Pak Choi or Bok Choy 'Shanghai' is a special green stem variety with glossy, dark green leaves, thick green petioles and an attractive hourglass shape. The thick petioles are extra tender and finely flavoured.
High yielding and tolerant of extremes in temperature this variety is very popular in southern China and Southeast Asia where it is known as Shanghai Bok Choy, while in the commercial world today they are popularly labelled as Baby Bok Choy.
Unlike the white stemmed varieties of Pak Choy, 'Shanghai' are green, which is why the Shanghaiese locals refer them as Qing Jiang Cai or Qing Cai, meaning 'green vegetable'.
Shanghai Bok Choy are increasingly grown in Northern Europe. This new 'celebrity' Chinese vegetable grows exceptionally quickly, tolerates both cold and heat and can be sown in succession for crops nearly all season long.
Shanghai Bok Choy are tender and delicious, usually harvested when around 15cm (6in) tall, the mild flavour is sweet with a hint of mustard. They have a much softer texture than white stemmed varieties and are much easier to cook since their stems and leaves are similar in size and can be cooked together so minimum cooking time is required.
The leaves can be used raw or cooked from any stage and are perfect for adding to a microgreens mix, larger leaves can be used in salads or it can be left to mature and used in stir-fries. They go well with the flavours of soy sauce, hot peppers, and toasted sesame oil. Young flowering stems can be used like broccoli or as a substitute for spinach. Harvest in 20 to 25 days for baby leaf or 40 to 50 days to maturity.
Pak Choi grows best in a sunny position in a fertile soil.
It can be sown directly into open ground or can be planted into grow bags
Sowing: Pak Choi can be grown all year
Pak choi is a cool-season crop typically grown in autumn and early winter, though in warmer climates harvest can continue well into winter. It will germinate at temperatures between 13 to 24°C (55 to 70°F).
These green stemmed varieties withstand adverse conditions than white stemmed forms. Some protection is required for winter harvesting. Phasing the sowing will extend the cropping period.
Sow thinly, direct into finely raked, moist, weed free soil 6mm (¼in) deep in rows 30cm (12in) apart. Thin the resulting seedlings, leaving the strongest, by degrees to a final spacing of 20cm (8in) apart.
It is important to water well in dry weather and to keep well weeded. Provide a weak liquid feed once a week.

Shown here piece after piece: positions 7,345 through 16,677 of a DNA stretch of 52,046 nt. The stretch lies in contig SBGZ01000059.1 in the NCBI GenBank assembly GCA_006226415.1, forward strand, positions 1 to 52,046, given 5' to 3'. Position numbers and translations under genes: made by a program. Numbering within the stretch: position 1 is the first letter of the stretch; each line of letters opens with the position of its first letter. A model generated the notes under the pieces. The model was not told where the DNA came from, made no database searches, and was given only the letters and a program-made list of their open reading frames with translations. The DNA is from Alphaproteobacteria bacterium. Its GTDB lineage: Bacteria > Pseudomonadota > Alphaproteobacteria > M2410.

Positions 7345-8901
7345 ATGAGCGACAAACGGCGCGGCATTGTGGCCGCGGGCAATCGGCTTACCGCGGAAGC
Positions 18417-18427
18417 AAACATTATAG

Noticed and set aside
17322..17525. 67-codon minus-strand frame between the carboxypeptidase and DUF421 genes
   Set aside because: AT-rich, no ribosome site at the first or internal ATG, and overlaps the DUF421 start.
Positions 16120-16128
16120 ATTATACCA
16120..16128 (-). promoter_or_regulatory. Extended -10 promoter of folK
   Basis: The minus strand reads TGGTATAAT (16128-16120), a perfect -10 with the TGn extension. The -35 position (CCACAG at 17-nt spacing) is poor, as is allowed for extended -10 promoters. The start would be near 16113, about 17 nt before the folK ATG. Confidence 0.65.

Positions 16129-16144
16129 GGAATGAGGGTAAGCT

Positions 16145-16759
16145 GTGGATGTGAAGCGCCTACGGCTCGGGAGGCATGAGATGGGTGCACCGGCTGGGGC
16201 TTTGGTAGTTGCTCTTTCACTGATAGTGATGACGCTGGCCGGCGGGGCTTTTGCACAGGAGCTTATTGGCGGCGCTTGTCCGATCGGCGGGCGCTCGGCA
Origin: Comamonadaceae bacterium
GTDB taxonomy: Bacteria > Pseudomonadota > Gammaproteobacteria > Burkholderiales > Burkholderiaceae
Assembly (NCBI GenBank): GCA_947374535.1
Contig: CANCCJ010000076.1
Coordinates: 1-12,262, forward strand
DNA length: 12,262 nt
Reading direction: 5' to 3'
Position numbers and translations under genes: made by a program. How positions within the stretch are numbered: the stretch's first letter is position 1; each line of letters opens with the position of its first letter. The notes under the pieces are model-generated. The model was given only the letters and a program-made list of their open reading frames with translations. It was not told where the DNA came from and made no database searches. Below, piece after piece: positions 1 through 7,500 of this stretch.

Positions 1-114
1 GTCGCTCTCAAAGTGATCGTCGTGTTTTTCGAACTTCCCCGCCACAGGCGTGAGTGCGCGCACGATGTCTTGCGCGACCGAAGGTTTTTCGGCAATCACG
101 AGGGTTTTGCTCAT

It needs to be grown quickly and the roots must be kept moist. Checks to growth, brought on by overcrowding or drought, will cause plants to bolt. They are snail magnets, so plants need protection in the open garden.
Plants reach a stage for baby leaf harvest in 28 days and mature plants take around 50 days. Chop off enough of the base of the bok choy plant before washing so that stalks can be cleaned individually.
Pak choi generally keeps well and will stay fresh for more than a week, but should be used in four to five days for best flavour.
Pak choi stalks can be consumed raw, or cooked. It has a high water content and becomes limp very quickly so should be cooked very quickly over high temperature so that the leaves become tender and the stalks stay crisp.
In Chinese stir-fried dishes and soups, it is added toward the end of the cooking process. Since the leaves cook much more quickly than the stalks, it’s a good idea to add the stalks first and then the leaves about a minute later. Cut the stalks into 1.25cm (½in) pieces before cooking.
The Chinese cabbage was principally grown in the Yangtze River Delta region, but the Ming Dynasty naturalist Li Shizhen popularised it by bringing attention to its medicinal qualities. These vegetables are both variant cultivars or subspecies of the turnip and belong to the same genus as such Western staples as cabbage, broccoli, and cauliflower. Both have many variations in name, spelling, and scientific classification, especially the bok choy (B. rapa chinensis) variety.
Chinese cabbage is now commonly found in markets throughout the world, catering both to the Chinese diaspora and to northern markets who appreciate its resistance to cold.
Chinese cabbage (Brassica rapa, subspecies pekinensis and chinensis) can refer to two distinct varieties of Chinese leaf vegetables often used in Chinese cuisine: Pekinensis (napa cabbage) and Chinensis (bok choy).
Pekinensis cabbages, usually called Napa cabbages have broad green leaves with white petioles, tightly wrapped in a cylindrical formation and usually forming a compact head. As the group name indicates, this is particularly popular in northern China around Beijing (Peking).
Chinensis varieties do not form heads; instead, they have smooth, dark green leaf blades forming a cluster reminiscent of mustard or celery. Chinensis varieties are popular in southern China and Southeast Asia. Being winter-hardy, they are increasingly grown in Northern Europe. This group was originally classified as its own species under the name B. chinensis by Linnaeus.
What most of us call 'bok choy,' in China it is often called 'bai cai' and pronounced 'ba chai'.
- Additional Information
Packet Size 2 grams Average Seed Count 1,000 seeds Common Name Green Stem, Baby Bok Choy, Mei Qing Choi Other Common Names Spoon cabbage, Taisai, Chinese mustard. Family Brassicaceae Genus Brassica Species rapa var. chinensis Cultivar Shanghai Green Leaf Hardiness Hardy Biennial Height 30cm (12in). Spread 30cm (12in). Position Full sun in moist fertile soil. Time to Sow All year round Harvest It will germinate in 6 to 10 days at 13 to 24°C (55 to 70°F) Time to Harvest Baby leaf - 28 days. Mature plants - 50 days Notes Biennial grown as an Annual